In Alan Turing’s “Computing Machinery and Intelligence” he writes in 6(9) The Argument from Extrasensory Perception that
I assume that the reader is familiar with the idea of extrasensory perception, and the meaning of the four items of it, viz., telepathy, clairvoyance, precognition and psychokinesis. These disturbing phenomena seem to deny all our usual scientific ideas. How we should like to discredit them! Unfortunately the statistical evidence, at least for telepathy, is overwhelming. It is very difficult to rearrange one's ideas so as to fit these new facts in. Once one has accepted them it does not seem a very big step to believe in ghosts and bogies. The idea that our bodies move simply according to the known laws of physics, together with some others not yet discovered but somewhat similar, would be one of the first to go.
Based on Turing’s remarks, I suspect the task of telepathy is not a computable process, that is, a task one could expect a Turing machine to perform.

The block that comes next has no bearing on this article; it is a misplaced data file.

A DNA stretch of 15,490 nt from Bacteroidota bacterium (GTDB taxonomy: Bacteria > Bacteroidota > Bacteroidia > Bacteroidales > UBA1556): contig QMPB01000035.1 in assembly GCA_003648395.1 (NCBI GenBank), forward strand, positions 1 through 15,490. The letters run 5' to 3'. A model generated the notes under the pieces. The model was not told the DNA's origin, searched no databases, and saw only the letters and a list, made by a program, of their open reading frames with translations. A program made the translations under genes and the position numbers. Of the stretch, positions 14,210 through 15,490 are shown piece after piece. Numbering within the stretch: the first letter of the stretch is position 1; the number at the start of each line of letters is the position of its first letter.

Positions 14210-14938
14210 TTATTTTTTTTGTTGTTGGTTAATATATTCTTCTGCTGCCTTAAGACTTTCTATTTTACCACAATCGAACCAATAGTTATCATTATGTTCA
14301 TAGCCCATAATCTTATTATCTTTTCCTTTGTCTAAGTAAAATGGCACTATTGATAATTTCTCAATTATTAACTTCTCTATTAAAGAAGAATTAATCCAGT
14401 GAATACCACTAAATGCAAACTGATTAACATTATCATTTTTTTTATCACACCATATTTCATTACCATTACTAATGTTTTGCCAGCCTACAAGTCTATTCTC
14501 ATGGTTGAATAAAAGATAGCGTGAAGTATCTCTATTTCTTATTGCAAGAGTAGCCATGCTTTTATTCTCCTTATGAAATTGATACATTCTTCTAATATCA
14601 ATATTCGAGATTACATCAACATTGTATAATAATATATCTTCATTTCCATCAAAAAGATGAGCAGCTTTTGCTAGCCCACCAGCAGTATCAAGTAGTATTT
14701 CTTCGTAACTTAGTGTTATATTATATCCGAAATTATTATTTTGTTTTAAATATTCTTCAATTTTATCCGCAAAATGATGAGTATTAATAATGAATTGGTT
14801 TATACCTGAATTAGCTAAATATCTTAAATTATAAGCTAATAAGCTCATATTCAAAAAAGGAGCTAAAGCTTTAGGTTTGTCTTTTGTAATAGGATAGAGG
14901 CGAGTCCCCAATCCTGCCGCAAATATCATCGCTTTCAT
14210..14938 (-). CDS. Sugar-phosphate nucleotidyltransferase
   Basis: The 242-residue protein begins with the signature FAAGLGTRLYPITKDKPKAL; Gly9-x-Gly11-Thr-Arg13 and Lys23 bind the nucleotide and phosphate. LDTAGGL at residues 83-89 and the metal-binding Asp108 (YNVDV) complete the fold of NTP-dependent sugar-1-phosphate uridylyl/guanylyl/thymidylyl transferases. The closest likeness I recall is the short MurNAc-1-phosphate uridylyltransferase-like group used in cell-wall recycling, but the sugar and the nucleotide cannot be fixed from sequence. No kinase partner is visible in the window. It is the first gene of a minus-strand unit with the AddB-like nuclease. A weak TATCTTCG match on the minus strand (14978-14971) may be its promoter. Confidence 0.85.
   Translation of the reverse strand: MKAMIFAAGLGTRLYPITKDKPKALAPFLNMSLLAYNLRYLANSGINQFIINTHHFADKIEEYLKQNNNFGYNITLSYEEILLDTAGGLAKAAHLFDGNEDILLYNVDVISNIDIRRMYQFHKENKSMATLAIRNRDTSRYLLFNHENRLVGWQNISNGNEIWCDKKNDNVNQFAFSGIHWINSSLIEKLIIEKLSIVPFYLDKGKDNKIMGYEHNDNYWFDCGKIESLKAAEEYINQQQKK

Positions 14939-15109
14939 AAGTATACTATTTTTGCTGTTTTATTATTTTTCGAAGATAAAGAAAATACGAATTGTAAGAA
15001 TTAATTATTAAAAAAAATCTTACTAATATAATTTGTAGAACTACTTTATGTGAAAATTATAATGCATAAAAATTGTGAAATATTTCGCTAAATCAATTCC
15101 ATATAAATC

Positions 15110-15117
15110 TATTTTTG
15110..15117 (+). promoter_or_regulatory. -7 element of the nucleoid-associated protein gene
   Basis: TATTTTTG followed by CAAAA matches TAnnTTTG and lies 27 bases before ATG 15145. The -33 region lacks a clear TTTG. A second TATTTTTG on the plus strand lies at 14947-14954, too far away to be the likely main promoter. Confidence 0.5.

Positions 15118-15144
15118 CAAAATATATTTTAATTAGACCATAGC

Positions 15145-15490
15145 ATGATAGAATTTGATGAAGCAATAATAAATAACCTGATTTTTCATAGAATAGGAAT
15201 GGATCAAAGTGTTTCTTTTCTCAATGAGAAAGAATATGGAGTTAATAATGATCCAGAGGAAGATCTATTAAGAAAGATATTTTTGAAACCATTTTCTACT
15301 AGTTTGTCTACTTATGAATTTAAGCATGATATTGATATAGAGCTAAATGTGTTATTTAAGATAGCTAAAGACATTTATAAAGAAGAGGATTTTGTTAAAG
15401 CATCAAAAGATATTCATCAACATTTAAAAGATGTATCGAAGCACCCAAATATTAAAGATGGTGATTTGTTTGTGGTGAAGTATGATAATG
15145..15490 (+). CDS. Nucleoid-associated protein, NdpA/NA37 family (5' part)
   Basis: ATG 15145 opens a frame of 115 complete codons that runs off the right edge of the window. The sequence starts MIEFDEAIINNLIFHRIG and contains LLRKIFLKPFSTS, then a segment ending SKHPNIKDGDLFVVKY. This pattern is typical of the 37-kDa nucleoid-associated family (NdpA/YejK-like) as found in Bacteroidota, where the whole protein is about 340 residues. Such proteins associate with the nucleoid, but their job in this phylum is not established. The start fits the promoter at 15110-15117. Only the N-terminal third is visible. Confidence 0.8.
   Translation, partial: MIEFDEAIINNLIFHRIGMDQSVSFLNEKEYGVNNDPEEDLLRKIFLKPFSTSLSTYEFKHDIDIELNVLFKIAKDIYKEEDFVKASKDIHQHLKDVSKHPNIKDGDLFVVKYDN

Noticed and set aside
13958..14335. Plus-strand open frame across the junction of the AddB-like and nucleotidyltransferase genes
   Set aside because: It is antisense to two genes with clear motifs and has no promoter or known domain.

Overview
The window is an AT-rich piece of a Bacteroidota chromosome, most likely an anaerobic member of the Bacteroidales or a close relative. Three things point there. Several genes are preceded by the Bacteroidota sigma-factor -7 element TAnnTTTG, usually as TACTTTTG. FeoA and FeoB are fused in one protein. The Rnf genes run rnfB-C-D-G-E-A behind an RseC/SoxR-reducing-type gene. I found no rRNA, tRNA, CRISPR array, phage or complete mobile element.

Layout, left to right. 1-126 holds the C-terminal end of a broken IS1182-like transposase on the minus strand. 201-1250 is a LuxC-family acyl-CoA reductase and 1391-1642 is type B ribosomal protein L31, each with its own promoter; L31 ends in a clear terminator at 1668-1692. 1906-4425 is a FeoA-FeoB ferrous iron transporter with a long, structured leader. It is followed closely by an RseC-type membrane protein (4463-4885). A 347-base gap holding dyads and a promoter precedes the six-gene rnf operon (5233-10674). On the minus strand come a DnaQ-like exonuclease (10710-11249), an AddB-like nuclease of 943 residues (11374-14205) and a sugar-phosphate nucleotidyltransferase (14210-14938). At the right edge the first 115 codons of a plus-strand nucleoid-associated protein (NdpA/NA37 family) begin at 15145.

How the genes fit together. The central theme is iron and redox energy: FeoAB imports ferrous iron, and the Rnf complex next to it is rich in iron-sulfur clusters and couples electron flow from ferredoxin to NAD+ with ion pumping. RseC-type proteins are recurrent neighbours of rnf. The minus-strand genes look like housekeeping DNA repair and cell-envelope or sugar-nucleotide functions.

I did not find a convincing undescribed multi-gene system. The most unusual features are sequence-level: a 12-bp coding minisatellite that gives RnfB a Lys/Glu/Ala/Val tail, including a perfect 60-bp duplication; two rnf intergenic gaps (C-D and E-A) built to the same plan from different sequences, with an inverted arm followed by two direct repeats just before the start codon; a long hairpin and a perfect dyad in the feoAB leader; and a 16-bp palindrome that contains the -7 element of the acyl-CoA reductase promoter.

Although it seems intuitively obvious that they are not computable tasks, how would one argue that telepathy, or other ESP tasks, are not computable?
Edit: There is a psi phenomenon I am particularly interested in. In Dean Radin's "Selected Psi Research Publications" there is one he co-authored called "Consciousness and the double-slit interference pattern: Six experiments". Human subjects, but not computers, were able through their intentionality to affect a double slit experiment.
How would one formulate that task as an algorithm to run on an AI machine? If that can be formulated it looks like it would serve as a modified Turing test without involving human judges to determine if the simulation convinced them. If that can't be formulated, then strong AI does not explain human mental behavior.
A video of a talk by Radin, "New Experiments Show Consciousness Affects Matter", summaries the above and similar results.